The Replica programme had the objective of supporting the development of a UK capability to provide a survivable, affordable and supportable air platform to meet perceived Royal Air Force and Royal Navy requirements beyond current programmes. Replica resulted in the production of a full scale Model of a radar signature controlled aircraft configuration, with key features representative of a flying integrated weapon system, which was then taken through a rigorous test programme. A key aim of the Replica programme was to demonstrate Low Observable (LO) technologies in a low cost design and production environment, using paperless aircraft processes.






[edit on 10/12/2006 by 300k]



posted on Dec, 10 2006 @ 12:13 PM
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Originally posted by st3ve_o


you say america wouldn't help us? - what does BAE's projects have to do with america??



[edit on 16-3-2006 by st3ve_o]


You might be surprised to find out that BAe own an awful lot of shares in some big, American Defence firms....



posted on Feb, 25 2014 @ 02:12 PM
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Replica, with new coating, being moved at BAE Warton, UK on 18th February 2014.




You can see the test pole at 2:45 in the video.

Old image at following link

www.hitechweb.genezis.eu...



posted on Feb, 25 2014 @ 04:18 PM
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reply to post by tommyjo
 


I believe it is going on display at a museum..



posted on Feb, 25 2014 @ 04:30 PM
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reply to post by stumason
 


I know Lockheed tried flogging us Navy versions of the F-117 but we turned it down .

I think it was John B. Alexander that said there are very few secrets between the USA and UK and the few secrets that exist are mainly unimportant political ones.



posted on Feb, 27 2014 @ 07:42 PM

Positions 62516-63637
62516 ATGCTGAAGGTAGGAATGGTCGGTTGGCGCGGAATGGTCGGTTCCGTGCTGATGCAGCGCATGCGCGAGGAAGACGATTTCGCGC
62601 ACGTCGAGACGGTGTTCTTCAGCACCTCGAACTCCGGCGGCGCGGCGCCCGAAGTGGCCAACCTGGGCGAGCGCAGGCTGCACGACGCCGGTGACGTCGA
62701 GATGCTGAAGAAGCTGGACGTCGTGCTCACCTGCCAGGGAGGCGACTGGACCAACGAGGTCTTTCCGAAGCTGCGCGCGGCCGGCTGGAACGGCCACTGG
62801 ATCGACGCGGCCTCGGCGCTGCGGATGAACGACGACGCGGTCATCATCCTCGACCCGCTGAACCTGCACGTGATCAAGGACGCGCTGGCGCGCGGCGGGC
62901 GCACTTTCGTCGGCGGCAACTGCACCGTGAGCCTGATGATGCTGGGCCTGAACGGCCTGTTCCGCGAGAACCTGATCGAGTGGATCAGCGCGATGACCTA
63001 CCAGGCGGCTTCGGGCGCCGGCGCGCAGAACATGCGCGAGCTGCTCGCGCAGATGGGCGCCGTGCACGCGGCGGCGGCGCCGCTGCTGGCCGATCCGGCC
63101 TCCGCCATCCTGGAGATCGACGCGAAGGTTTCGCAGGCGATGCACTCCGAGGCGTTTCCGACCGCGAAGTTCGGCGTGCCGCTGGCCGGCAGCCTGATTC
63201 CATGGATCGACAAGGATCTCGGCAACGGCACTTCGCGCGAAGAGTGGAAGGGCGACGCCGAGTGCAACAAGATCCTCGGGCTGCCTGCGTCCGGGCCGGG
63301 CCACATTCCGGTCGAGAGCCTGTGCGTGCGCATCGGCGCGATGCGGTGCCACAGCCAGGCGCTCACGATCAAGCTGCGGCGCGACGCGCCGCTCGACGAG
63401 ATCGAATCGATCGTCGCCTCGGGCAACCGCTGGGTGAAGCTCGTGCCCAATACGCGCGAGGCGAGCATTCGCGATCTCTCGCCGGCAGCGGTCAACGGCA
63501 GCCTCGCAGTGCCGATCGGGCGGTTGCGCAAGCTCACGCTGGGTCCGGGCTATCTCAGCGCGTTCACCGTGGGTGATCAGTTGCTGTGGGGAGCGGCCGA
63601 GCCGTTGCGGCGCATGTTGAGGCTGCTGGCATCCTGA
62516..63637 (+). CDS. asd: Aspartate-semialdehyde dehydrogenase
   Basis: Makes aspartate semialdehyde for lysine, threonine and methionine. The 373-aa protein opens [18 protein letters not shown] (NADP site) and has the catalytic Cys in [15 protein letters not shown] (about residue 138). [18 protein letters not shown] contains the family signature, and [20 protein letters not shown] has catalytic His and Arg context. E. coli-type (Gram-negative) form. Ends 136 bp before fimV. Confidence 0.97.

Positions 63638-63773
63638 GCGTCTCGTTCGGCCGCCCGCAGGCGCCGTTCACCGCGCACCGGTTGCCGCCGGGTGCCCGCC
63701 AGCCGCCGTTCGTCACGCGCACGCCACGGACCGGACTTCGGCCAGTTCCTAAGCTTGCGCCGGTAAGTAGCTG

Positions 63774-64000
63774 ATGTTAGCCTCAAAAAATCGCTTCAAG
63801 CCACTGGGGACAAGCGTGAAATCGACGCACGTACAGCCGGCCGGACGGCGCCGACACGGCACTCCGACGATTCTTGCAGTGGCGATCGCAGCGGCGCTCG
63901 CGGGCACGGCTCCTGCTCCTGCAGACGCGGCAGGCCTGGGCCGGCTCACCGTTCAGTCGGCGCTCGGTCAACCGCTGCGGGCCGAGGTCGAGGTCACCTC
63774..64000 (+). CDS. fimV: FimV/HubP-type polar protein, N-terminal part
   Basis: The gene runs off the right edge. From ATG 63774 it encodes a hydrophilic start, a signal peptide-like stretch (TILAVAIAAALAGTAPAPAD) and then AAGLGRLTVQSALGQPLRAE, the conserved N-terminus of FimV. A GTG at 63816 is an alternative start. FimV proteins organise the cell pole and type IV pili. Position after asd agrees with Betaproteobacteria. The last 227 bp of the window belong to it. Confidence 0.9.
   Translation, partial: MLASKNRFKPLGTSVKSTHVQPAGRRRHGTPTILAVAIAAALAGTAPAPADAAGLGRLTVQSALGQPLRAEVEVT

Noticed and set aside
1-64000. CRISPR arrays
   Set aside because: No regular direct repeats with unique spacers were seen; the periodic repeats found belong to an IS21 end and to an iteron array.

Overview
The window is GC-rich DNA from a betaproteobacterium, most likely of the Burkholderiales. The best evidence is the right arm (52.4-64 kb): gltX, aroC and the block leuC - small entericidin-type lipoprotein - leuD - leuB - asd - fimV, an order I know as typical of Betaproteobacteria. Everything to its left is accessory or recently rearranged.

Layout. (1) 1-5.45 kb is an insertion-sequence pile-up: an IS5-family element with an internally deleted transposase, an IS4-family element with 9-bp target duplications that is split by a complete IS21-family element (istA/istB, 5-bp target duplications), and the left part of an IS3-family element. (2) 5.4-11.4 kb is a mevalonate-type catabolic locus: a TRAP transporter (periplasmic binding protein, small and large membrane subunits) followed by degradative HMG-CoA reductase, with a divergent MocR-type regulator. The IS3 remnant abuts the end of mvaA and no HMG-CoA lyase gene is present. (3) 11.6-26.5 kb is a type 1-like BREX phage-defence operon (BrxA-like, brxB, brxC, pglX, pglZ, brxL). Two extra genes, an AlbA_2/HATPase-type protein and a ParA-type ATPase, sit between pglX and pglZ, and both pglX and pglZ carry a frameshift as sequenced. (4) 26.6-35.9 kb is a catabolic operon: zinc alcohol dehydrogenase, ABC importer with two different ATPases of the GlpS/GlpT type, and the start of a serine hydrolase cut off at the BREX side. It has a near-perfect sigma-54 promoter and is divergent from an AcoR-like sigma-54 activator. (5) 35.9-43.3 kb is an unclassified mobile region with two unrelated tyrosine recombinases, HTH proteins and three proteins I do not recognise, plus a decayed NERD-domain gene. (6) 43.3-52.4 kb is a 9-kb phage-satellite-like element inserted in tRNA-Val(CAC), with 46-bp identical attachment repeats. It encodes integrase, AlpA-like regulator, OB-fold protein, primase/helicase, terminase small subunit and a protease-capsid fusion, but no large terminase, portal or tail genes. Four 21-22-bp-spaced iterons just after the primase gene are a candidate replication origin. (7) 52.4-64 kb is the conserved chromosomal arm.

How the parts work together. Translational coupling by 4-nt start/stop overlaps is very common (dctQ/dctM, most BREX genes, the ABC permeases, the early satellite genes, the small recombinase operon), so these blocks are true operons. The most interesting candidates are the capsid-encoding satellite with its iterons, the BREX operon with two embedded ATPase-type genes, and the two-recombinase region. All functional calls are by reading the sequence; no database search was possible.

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Its always upside down!



posted on Feb, 28 2014 @ 01:18 AM
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reply to post by IamSirDrinksalot
 


No, that's our clever new stealth technique, it just makes you think it is upside down!



posted on Mar, 1 2014 @ 01:41 AM
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waynos
reply to post by IamSirDrinksalot
 


No, that's our clever new stealth technique, it just makes you think it is upside down!


I thought it was built for the southern hemisphere market....

I did work at warton but from the footage couldnt make out which hangar, except it was away from the production and more in the flight test. Maybe there is a paint shop on the South SIde of the airfield.

There is a hangar over there on wheels so they can work on the plane and then when there are no russian satellites overhead, the hangar wheels back and they fire radar at it.

Every man and his one eyed dog can go upto the fence and photograph it, but not the russian satellites!

Maybe its just a weather shelter, we get out fair share of rain.

Anyway, that hangar looks like the one that wheels back (by its size ie. a one aircraft hangar) but i cant make out any tracks or wheels.

What I am saying is, perhaps as above mentioned it is just being prepped for a museum, or maybe, BAE are giving some new paint a test....